Why no effect? Trump and his allies are playing with fire and fire has a way of finding combustible material. He is mobilizing his most fervent supporters, who will be emboldened by the perception that violence would gain the approval of the former president and the political leaders who support him. The danger that any significant protest will become violent is therefore significant.
Under these circumstances, assembling an angry mob at an emotional moment for their perceived defense of the country creates the conditions for multiple pathways of violence. The crowd could fight perceived counterprotesting “liberals”; the police could overreach; or Trump himself could light the fuse with more incendiary rhetoric, to name a few.
As of now, while there is real risk of protest crowds escalating into riotous mobs given Trump’s calls for protest with “strength,” the main concern is lone-wolf violence. Lone-wolf violence is challenging for law enforcement because it could occur in locations not directly related to the trial site in Miami and could occur at any time over the coming months.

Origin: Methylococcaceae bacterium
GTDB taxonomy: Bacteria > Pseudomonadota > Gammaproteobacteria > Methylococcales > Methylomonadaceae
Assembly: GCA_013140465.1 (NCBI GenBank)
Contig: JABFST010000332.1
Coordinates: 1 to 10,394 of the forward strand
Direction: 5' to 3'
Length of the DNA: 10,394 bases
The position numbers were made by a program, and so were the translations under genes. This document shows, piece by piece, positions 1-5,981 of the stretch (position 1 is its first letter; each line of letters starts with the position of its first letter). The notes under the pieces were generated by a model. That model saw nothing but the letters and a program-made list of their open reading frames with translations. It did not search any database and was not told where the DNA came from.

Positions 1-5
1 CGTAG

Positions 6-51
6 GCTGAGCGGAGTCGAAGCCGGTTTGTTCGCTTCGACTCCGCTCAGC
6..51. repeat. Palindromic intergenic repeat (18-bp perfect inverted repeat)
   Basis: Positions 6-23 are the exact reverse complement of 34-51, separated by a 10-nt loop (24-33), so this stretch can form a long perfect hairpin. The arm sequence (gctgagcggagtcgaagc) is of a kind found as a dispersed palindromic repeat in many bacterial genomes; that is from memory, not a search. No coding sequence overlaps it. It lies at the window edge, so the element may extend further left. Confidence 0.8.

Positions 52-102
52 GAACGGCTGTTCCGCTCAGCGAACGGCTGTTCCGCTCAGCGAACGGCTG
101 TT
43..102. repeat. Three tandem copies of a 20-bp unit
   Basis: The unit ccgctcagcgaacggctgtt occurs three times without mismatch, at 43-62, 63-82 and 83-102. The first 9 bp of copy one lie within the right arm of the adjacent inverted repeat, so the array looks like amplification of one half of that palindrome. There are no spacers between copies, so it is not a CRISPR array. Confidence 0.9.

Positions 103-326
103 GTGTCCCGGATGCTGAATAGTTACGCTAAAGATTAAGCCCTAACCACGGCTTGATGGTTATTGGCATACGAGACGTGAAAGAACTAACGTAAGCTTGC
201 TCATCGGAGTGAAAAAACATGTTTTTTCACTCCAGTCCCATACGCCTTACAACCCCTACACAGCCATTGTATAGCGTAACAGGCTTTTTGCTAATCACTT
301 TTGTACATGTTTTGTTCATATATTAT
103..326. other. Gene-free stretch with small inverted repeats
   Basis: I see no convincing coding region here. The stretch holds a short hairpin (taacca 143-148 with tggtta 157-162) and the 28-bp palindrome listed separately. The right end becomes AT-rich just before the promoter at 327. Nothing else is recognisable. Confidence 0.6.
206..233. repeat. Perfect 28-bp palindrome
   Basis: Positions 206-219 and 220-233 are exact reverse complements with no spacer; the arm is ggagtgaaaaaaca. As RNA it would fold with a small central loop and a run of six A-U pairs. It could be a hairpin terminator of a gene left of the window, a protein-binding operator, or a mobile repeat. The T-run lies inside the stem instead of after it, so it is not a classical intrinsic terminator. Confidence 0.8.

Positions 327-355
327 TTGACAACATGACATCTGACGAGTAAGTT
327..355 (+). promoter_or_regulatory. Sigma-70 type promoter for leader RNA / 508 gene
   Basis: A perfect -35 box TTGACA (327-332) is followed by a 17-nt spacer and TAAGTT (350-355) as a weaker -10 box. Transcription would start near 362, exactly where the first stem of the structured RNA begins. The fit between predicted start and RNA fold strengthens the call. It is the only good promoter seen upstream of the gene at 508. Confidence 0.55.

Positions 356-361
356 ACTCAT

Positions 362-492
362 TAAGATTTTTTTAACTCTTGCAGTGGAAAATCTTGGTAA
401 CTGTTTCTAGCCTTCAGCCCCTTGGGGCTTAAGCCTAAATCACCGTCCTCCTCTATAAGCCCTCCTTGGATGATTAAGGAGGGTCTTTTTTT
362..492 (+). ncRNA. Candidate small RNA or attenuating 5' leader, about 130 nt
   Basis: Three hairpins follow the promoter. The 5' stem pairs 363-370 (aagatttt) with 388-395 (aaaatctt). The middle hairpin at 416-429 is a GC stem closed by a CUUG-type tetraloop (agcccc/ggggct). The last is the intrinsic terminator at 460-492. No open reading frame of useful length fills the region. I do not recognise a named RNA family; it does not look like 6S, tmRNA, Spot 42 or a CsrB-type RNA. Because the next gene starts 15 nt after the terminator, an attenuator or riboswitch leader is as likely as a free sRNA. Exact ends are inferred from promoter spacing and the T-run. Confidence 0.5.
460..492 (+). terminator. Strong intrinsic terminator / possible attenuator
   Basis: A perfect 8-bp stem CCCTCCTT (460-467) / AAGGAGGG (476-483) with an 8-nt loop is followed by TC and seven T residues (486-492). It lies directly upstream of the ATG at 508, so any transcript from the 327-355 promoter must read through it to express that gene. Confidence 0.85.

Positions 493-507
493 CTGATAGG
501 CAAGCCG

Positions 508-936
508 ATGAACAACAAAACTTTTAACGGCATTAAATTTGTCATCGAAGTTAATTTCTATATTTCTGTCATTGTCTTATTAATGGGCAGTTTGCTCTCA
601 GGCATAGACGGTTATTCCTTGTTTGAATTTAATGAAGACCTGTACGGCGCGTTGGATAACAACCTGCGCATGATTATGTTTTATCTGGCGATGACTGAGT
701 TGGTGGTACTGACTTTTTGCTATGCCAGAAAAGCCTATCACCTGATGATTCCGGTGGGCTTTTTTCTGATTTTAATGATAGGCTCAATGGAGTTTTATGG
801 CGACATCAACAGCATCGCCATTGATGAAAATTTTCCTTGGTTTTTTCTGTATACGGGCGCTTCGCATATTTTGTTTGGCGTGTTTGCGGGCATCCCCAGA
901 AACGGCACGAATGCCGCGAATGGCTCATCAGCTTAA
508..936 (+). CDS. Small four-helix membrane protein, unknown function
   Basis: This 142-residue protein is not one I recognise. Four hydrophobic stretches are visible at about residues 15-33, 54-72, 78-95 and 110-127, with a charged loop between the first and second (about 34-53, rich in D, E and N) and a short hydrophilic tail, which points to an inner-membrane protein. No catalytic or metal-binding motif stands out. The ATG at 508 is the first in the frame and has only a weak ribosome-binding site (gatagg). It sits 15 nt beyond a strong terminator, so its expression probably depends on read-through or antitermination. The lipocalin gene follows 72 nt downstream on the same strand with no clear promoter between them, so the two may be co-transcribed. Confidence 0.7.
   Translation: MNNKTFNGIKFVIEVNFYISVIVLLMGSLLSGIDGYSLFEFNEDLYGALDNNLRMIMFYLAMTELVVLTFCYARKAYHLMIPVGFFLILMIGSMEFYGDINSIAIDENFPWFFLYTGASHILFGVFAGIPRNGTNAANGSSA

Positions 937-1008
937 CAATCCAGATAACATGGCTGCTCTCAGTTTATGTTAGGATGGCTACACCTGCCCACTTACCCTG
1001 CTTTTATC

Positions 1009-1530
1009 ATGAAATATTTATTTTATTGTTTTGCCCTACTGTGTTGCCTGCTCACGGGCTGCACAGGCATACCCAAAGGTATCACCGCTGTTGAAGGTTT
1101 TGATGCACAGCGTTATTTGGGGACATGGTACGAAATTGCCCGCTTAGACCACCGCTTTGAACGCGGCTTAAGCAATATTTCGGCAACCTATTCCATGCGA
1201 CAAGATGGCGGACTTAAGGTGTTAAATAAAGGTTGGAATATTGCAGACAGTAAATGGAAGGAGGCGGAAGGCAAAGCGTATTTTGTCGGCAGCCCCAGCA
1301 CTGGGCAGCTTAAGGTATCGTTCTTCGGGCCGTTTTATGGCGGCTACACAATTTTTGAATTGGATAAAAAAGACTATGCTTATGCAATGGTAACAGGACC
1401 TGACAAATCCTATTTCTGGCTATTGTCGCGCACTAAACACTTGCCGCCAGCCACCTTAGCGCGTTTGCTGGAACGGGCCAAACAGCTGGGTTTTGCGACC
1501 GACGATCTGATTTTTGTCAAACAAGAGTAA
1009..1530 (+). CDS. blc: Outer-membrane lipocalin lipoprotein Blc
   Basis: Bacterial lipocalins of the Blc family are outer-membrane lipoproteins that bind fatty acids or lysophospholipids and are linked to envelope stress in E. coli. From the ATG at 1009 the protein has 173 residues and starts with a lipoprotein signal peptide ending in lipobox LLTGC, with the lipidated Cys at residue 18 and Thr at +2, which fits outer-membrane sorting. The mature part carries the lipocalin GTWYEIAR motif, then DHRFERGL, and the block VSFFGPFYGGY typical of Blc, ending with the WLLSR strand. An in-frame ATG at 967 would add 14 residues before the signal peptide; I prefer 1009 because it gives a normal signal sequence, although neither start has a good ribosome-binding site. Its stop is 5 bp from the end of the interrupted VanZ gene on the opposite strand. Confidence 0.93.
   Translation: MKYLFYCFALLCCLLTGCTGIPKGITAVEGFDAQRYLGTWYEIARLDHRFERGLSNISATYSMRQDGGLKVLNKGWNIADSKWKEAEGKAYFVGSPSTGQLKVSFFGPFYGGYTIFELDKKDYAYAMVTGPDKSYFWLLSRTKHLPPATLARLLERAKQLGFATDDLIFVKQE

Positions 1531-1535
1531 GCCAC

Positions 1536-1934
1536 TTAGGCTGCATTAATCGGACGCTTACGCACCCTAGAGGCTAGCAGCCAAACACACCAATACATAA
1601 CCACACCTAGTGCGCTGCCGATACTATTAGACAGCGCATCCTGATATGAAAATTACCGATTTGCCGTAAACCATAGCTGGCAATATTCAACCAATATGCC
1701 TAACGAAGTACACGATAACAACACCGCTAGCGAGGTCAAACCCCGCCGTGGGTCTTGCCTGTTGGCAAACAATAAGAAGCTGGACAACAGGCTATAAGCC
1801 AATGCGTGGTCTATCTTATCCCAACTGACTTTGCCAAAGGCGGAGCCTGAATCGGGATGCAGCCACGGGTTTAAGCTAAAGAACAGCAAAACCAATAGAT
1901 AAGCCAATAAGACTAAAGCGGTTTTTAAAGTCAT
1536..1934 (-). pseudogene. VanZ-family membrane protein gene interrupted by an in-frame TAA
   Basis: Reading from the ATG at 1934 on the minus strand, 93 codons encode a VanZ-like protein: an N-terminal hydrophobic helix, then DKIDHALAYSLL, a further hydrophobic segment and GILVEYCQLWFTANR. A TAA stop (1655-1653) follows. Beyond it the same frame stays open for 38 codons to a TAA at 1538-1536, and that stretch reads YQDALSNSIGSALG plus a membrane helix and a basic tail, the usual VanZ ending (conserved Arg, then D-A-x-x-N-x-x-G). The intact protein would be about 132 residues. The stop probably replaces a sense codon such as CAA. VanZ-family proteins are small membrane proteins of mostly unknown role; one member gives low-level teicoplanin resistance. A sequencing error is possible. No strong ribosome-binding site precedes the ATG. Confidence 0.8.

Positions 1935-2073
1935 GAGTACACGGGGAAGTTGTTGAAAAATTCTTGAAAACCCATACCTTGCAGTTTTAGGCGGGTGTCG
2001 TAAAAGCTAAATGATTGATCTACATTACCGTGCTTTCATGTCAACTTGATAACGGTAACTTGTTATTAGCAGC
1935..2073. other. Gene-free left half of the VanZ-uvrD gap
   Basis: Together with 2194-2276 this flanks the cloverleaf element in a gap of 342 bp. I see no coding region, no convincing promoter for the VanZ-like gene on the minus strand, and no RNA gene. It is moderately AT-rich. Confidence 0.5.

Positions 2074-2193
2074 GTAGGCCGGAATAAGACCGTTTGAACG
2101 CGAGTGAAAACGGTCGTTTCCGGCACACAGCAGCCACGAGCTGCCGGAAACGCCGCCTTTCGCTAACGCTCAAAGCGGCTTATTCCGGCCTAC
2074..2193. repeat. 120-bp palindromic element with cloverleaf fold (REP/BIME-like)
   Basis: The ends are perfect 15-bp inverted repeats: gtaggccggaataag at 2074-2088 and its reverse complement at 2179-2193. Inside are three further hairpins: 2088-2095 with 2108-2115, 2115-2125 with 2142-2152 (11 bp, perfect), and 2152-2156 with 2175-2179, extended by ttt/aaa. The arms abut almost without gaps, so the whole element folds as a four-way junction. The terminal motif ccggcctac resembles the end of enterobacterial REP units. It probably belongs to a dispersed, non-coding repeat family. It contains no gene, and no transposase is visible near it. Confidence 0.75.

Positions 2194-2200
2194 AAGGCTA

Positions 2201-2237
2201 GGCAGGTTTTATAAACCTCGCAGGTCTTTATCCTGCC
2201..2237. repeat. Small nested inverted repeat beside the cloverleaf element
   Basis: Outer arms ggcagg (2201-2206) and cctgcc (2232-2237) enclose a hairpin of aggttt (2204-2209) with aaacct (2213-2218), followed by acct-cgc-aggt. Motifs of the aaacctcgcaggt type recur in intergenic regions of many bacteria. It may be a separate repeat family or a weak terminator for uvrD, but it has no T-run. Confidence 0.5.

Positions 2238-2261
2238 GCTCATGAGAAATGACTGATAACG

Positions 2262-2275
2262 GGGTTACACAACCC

The best solution? Fox or CNN — or ideally both — should invite all the Republican candidates running for president to appear on stage together to ask them if they would condemn violence in the wake of the Trump indictment. Only a major media event like this can push back against the other media events encouraging violence. If they won’t appear together, then this will at least tell the public where they really stand on putting the safety of the country ahead of their own personal political ambitions.
Robert A. Pape is a professor of political science and director of the University of Chicago Project on Security and Threats.